A heist at a Crestwood gun store Monday remains unsolved a day later, with few leads.
Thieves broke into Southern Armory, 9901 Watson Road, around 2:30 a.m. Monday and sped away with an undetermined number of guns after firing at and missing a witness at a nearby store, Chief Frank Arnoldy of the Crestwood Police Department said.
Since the thieves were long gone by the time police responded, detectives have few leads to go on, he added.
“We’re good, but we’re not quite that good,” he said.
The theft is the second high-profile crime in Crestwood in recent weeks, which is unusual for the city. Two men were charged last month with two attempted carjackings at the Crestwood Kohl’s store, also on the city’s Watson Road business corridor.
“Stuff happens — we’d like it to not happen but it does,” Arnoldy said. “We like to keep our people as safe as we can, our residents as safe as we can. But sometimes people from elsewhere like to come out and help themselves to our stuff.”
The gun shop theft in Crestwood is the latest in a series of gun shop thefts in the area dating back over the last month.
The St. Louis County Police Department, the Jefferson County Sheriff’s Department, the FBI and other agencies are examining whether the thefts are related. Gun shops in Affton and Valley Park were burglarized earlier this month.
The “general consensus” among law enforcement is that the Crestwood theft is related to one at a gun shop in High Ridge minutes earlier, Arnoldy said. The descriptions of the thefts 15 minutes apart are strikingly similar — three masked thieves, in and out, guns taken.
Southern Armory is Crestwood’s only gun store. As Arnoldy describes it, three masked and gloved thieves threw rocks they brought with them through a window at the shop, breaking the glass even though it was reinforced. The thieves hit the far left side of the window, a section of the storefront almost invisible to the street due to a large column right next to that area.
In record time, the thieves also broke through a security gate Southern Armory had set up to protect its guns from theft. The robbers made off with an undisclosed number of long guns, rifles and shotguns after less than a minute inside the store, Arnoldy said.
A few storefronts down in the shopping center, one of the employees at Harbor Freight Tools peered out a window at the thieves’ getaway. Seeing what was happening, one of the thieves fired four shots at the witness, who ducked and was not injured, Arnoldy said.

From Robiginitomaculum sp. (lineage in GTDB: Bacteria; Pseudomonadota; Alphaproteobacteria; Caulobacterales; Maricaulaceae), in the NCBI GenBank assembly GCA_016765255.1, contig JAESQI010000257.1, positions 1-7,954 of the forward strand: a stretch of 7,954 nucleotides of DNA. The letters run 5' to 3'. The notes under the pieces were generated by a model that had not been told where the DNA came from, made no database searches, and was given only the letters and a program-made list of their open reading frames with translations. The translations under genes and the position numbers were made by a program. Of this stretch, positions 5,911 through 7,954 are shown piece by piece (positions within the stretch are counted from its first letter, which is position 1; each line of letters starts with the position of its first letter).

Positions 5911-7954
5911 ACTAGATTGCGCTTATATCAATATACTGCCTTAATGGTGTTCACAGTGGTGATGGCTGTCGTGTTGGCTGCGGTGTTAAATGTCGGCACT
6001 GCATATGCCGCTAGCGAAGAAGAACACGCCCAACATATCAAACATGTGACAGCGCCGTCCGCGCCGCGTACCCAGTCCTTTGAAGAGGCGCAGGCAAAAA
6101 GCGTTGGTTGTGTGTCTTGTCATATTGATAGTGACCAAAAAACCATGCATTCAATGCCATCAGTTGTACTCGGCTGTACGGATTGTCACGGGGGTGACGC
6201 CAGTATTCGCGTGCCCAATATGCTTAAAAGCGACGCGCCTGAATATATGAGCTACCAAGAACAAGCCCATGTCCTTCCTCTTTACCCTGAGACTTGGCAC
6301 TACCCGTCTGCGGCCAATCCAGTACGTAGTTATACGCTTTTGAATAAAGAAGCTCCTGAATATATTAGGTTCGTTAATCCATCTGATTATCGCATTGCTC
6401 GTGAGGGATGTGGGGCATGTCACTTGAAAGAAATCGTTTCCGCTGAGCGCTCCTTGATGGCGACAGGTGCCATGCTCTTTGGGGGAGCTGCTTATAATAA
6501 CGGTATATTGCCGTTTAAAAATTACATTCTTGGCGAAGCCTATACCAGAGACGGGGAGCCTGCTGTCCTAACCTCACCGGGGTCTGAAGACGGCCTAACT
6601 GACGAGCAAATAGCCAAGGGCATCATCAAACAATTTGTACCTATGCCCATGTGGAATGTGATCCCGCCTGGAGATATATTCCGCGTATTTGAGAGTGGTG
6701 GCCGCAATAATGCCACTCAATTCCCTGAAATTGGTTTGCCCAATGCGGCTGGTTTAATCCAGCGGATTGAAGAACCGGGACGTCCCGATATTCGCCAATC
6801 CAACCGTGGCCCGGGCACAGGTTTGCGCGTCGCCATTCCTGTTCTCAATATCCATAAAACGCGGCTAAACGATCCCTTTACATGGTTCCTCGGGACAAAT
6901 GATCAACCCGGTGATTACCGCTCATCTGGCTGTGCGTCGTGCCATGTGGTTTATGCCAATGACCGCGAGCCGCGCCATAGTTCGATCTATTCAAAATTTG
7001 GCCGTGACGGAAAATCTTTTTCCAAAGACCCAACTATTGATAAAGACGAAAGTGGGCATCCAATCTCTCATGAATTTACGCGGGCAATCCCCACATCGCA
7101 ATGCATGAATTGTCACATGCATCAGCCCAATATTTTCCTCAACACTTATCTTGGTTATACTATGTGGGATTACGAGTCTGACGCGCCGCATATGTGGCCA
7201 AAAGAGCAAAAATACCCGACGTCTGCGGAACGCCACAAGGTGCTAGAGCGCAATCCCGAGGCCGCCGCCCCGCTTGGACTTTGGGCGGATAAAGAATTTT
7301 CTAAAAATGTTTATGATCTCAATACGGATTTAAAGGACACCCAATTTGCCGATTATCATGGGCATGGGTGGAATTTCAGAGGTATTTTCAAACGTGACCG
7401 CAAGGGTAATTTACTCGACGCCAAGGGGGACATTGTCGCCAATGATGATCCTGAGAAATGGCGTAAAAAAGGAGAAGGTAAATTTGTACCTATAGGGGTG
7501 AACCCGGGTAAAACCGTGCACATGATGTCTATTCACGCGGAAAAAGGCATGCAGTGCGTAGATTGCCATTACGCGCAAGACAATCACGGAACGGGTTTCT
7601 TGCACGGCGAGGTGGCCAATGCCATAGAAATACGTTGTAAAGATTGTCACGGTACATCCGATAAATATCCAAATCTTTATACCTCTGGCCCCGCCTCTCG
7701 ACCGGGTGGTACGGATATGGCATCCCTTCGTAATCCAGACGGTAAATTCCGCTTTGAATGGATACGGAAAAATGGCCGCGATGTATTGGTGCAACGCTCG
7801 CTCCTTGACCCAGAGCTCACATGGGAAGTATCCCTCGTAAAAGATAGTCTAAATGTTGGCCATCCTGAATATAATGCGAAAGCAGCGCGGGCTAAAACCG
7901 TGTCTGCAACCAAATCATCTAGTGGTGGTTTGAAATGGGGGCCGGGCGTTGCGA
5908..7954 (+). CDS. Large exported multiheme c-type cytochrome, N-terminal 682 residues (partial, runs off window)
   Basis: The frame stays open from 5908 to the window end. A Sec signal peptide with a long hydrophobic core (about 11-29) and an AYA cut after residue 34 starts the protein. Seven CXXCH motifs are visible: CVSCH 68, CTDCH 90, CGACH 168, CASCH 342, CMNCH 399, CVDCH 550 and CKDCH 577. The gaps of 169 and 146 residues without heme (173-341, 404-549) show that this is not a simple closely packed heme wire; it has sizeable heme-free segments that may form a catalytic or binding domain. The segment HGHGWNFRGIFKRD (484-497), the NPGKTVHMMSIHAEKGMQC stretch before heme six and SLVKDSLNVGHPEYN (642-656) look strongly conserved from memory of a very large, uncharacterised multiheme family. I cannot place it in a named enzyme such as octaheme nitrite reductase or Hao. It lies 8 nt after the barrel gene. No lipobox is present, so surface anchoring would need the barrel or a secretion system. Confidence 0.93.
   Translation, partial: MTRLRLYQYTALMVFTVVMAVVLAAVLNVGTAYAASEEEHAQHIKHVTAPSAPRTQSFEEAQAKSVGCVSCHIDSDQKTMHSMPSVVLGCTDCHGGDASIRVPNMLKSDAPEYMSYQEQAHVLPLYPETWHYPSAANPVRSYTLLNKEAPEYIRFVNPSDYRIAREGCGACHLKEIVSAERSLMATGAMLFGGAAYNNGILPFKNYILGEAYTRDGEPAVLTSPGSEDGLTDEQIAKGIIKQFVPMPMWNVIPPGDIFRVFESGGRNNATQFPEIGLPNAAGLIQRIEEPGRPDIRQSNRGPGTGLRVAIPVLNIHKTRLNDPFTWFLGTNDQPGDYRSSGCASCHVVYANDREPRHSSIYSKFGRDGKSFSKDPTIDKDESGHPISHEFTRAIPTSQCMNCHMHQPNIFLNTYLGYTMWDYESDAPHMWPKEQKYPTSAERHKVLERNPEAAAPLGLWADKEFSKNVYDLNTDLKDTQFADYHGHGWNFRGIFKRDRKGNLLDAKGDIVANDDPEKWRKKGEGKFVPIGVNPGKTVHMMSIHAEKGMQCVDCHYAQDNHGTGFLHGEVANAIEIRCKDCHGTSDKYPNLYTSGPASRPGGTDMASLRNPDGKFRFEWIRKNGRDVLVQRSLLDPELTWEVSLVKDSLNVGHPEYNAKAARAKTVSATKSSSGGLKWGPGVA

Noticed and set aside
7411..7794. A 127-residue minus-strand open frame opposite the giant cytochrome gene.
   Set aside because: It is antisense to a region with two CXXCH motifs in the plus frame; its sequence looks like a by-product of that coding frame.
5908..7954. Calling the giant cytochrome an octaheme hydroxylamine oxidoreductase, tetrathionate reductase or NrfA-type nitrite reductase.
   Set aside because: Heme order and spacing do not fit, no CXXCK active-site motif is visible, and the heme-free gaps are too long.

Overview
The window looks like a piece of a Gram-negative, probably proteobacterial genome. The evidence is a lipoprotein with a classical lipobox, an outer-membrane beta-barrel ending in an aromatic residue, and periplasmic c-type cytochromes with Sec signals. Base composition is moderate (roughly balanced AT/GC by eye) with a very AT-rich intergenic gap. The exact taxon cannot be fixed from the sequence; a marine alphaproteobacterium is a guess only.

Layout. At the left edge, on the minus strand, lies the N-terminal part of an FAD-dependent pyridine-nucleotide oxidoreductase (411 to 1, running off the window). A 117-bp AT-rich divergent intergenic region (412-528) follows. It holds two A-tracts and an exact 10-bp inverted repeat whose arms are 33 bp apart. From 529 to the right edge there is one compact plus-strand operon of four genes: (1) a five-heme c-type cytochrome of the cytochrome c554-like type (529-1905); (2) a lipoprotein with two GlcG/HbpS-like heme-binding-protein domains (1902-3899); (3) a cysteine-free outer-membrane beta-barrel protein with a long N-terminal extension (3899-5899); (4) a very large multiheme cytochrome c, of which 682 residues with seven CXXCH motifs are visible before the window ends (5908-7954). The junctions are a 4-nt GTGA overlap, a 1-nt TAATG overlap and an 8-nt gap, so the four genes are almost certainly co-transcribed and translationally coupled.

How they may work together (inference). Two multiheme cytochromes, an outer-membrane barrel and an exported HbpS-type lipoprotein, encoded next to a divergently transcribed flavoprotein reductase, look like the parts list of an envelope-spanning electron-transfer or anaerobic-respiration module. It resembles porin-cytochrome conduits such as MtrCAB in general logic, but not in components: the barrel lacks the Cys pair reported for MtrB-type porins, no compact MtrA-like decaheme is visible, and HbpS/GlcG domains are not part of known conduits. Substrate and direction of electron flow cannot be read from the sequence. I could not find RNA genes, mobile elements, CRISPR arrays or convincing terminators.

The employees inside Harbor Freight were in the middle of calling police when they were shot at, he added.
Windows at Harbor Freight were also boarded up Monday night.
After firing the shots, the gang jumped in a silver four-door “foreign car” and sped away before police could arrive.
Police have not dug up any helpful surveillance videos at this time, the chief said.
The Crestwood gun theft is different than the others in the area because there was a witness, but that is only so helpful to solving the crime, Arnoldy said.
“They were all gloved and masked, so when the guy’s looking out the window at them all he’s seeing is guys in gloves and masks,” the chief said.
He doesn’t see any reason why the thieves would have targeted Southern Armory other than the fact that it is a gun store.
“They used to ask bank robbers why do you rob banks and they’d say that’s where the money’s at,” Arnoldy said. “Why do you rob a gun store? Because that’s where the guns are. But why they picked ours over somewhere else, I’d have no idea.”
It appears that Southern Armory had security on par with other gun shops, including the strengthened glass and the gate they bring down over the guns at night, Arnoldy said.
“From what I understand, they’ve done all the right things,” the chief said. “I just don’t know whether they’d been in there looking around and figured out, ‘OK, this is that kind of gate and you do this,’ or whether they’re just that good at it, or whether they’re just lucky.”
Arnoldy is also not sure why the thieves chose to take long guns in particular, but said he has been fielding that question quite a bit.
“That seems to be the $64,000 question,” he said. “If I could figure that out, I’d buy lottery tickets on my way home.”